Stylist and retail merchandiser Jessica Clarke, gives the following advice on using colour in visual merchandising: “Things that are easy to look at will be passed over, and things that are too outlandish will be offensive to the eye.” And this goes for colour. Contrasting colours at the opposite side of the colour wheel can help grab attention — think black and white or scarlet and jade — but creating a multi-coloured display of uncoordinated colours may turn people away.

 

Take note of the decompression zone

The area of a shop found just a few feet inside the main entrance is known as the ‘decompression zone’. Psychologists believe that this area elevates a shopper’s mood, acclimatises them to the store’s surroundings and prepares them for the shopping experience.

An effective decompression zone should help your consumer make the transition from the hustle and bustle of outside to a calmer, more focused environment that encourages browsing. Here are some tips to set up an effective decompression zone:

  • Minimum of 10-15 feet.
  • Based at shop entry with a full view of store.
  • Created using contrasting furnishings and colours from outside area to signal new atmosphere.
  • Use mannequins, attractive stands and specialised lighting to highlight your newest ranges.

Customers can also be targeted by the journey they take around the store too. Research has shown that 98% of people turn right after entering a store, so using your decompression zone to create a ‘circulation route’ from the right side that leads around your store will create a smoother customer journey – and higher sales in the process. Alternatively, you can position your best products at the right of your decompression zone.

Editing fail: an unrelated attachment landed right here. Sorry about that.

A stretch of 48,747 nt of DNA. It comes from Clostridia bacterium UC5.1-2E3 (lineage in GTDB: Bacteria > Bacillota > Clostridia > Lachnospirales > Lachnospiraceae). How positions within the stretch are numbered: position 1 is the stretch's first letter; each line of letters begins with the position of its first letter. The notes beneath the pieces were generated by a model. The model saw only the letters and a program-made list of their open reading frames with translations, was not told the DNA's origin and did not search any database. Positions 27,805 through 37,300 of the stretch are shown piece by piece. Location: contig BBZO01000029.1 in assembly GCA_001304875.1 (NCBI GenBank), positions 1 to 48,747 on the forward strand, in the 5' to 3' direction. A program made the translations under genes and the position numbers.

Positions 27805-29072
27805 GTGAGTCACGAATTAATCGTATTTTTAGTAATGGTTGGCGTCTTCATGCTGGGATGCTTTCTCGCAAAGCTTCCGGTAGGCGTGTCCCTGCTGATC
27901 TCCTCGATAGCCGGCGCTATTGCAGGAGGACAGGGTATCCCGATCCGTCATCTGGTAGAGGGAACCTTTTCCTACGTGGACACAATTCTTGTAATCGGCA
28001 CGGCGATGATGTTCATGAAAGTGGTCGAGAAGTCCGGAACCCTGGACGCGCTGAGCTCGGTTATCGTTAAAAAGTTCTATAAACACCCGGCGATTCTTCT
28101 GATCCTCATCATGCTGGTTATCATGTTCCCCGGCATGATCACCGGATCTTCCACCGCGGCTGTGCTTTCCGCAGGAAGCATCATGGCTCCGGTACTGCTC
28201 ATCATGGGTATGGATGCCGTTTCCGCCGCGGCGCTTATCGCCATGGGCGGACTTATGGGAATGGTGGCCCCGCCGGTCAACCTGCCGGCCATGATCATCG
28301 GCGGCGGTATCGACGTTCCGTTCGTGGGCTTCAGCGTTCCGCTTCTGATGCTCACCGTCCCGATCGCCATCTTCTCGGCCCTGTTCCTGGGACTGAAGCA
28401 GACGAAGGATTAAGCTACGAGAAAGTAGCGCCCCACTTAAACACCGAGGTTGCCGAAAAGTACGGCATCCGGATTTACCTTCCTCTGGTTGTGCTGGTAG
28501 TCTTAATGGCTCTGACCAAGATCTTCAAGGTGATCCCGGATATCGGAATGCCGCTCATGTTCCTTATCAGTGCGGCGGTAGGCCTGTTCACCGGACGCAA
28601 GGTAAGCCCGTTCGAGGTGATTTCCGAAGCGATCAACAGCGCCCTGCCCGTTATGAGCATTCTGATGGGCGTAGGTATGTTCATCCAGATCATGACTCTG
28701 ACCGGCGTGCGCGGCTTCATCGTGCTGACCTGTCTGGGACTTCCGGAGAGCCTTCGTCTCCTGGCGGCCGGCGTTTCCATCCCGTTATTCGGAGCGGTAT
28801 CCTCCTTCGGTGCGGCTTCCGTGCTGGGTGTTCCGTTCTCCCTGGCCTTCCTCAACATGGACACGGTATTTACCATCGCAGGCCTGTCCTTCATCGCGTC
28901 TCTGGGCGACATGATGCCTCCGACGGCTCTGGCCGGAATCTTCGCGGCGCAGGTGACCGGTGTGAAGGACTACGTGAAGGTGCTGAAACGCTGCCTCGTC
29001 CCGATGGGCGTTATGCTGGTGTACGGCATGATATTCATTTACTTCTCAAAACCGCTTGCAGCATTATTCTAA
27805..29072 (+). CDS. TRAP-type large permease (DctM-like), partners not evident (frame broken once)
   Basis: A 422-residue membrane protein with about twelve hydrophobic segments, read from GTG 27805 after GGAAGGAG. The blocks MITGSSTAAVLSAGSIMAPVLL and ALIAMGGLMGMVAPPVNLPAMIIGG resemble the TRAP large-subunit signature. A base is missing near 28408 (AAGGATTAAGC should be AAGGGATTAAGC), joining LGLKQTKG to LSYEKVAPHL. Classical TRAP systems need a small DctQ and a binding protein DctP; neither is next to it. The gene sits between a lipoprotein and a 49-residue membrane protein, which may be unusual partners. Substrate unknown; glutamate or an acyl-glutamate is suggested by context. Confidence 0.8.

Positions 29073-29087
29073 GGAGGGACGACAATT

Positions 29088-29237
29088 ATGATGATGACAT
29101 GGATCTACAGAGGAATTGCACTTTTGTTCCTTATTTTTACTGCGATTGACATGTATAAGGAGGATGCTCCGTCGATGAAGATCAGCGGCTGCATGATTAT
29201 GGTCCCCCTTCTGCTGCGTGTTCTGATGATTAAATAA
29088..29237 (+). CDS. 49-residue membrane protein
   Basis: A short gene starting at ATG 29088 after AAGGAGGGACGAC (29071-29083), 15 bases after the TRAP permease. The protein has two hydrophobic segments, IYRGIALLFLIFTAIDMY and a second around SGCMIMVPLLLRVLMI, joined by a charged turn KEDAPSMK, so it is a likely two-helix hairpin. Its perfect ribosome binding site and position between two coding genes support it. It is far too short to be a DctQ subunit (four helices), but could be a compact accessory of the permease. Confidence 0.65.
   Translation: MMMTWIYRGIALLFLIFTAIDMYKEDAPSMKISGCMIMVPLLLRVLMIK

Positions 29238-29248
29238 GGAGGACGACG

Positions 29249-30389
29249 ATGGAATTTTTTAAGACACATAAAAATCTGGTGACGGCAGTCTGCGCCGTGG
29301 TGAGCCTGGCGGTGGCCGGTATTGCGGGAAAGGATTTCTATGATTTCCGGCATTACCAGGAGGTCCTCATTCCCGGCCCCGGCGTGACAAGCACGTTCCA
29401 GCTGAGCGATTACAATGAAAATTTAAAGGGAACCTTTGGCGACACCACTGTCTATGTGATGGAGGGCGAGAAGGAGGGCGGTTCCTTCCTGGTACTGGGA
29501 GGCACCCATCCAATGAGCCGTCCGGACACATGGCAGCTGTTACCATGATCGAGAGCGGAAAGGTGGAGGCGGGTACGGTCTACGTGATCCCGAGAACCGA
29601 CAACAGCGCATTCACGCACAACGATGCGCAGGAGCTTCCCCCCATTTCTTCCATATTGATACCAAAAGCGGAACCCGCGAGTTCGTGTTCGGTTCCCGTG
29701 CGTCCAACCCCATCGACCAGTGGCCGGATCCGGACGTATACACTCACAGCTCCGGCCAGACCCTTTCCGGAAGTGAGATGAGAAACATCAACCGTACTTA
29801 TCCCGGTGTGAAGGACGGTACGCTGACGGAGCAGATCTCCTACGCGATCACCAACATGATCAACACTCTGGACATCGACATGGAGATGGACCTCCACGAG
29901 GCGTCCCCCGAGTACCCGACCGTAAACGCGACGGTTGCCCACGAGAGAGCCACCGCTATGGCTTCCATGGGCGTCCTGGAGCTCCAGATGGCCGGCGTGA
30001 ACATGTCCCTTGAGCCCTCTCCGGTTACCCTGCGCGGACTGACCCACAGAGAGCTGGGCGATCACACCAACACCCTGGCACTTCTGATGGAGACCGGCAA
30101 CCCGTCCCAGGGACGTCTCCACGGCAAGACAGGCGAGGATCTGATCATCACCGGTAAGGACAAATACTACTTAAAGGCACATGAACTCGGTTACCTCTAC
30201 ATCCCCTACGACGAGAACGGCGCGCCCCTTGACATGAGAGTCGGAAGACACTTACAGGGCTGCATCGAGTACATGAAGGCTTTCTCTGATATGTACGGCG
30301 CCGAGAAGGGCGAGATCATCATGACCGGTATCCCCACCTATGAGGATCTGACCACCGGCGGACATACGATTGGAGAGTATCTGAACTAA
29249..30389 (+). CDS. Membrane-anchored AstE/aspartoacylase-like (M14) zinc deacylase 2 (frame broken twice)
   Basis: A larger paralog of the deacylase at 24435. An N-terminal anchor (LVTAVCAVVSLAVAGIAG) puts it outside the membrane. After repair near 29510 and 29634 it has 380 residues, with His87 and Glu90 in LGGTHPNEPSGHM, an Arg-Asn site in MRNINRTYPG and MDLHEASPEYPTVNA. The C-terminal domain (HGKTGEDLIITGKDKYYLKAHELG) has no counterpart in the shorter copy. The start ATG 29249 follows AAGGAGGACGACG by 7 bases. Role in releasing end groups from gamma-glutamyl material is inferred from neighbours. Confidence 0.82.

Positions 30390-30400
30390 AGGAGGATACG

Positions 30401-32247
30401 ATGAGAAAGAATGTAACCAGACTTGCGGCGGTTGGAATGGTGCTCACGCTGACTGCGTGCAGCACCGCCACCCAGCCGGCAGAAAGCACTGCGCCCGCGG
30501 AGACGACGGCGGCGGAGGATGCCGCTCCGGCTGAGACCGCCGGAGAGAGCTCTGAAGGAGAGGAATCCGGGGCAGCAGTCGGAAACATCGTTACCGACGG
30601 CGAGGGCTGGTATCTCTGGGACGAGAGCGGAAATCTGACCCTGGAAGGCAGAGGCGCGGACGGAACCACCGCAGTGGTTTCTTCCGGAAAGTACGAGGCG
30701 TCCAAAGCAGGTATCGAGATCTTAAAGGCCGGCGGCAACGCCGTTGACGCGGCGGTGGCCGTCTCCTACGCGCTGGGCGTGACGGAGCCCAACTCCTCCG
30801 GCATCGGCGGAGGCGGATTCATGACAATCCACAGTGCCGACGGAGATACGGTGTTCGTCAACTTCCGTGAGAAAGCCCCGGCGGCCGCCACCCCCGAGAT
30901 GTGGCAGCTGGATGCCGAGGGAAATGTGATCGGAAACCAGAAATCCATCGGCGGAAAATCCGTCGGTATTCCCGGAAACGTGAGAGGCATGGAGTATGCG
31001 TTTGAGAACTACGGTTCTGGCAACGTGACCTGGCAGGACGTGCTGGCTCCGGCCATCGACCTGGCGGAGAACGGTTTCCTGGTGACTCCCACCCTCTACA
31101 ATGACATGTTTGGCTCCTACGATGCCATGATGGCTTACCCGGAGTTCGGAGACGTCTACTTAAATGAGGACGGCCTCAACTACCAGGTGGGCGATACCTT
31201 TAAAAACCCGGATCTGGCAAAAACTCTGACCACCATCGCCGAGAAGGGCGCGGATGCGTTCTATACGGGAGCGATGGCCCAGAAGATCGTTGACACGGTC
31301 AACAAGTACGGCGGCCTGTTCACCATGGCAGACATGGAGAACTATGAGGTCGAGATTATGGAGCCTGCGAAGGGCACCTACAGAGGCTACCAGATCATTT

Consider all of the senses

As well as the focus on visuals, it’s important to take into account the other four senses. Reportedly, 75% of emotions come from smell with our moods enhancing by up to 40% when we detect pleasant aromas. If you run a fragrance, soap or food retail establishment, are you harnessing the power of smell effectively enough when it comes to merchandising?

Carrying out marketing tactics that appeal to the smell can trigger particular memories and feelings for customers. If you run a bakery and want to evoke a feeling of home cooked warmth and cosiness, make sure your customers can smell your products baking from the kitchen as soon as they set foot inside by setting up the area to waft aromas into the main shop.

Likewise, products such as soaps and toiletries should be placed strategically around the shop floor to avoid scents from clashing unappealingly with one another. For example, put all the citrus products together to evoke a sense of energy and rejuvenation and keep these far away from lavender and camomile scents, which are more relaxing.

 

Review your strategy regularly

Keep your visual merchandising up to date with changing times. Move existing presentations as new stock comes into prevent customer boredom. Changing displays regularly makes it look like you’re constantly replenishing your stock and bringing in new and wonderful items that simply shouldn’t be missed. Similarly, promotions and seasonal goods only last for a certain time so changing displays frequently will avoid the impression that your brand is behind the times or lazy and will give the impression of innovation instead.

Shopping habits are always changing, however, and retail experts predict that shopping is forecast to change towards becoming more of an experience. Visual merchandising ensusre that your shop offers something consistently engaging, keeping consumers interested. If you haven’t already, why not start planning out your shop’s next visual merchandising campaign today?

Sources:

https://www.independent.co.uk/news/business/analysis-and-features/uk-retail-sector-sales-ms-house-fraser-trouble-online-amazon-business-rate-a8367081.html

https://www.indiaretailing.com/2018/07/16/retail/shop-windows-that-stop-the-art-of-visual-merchandising/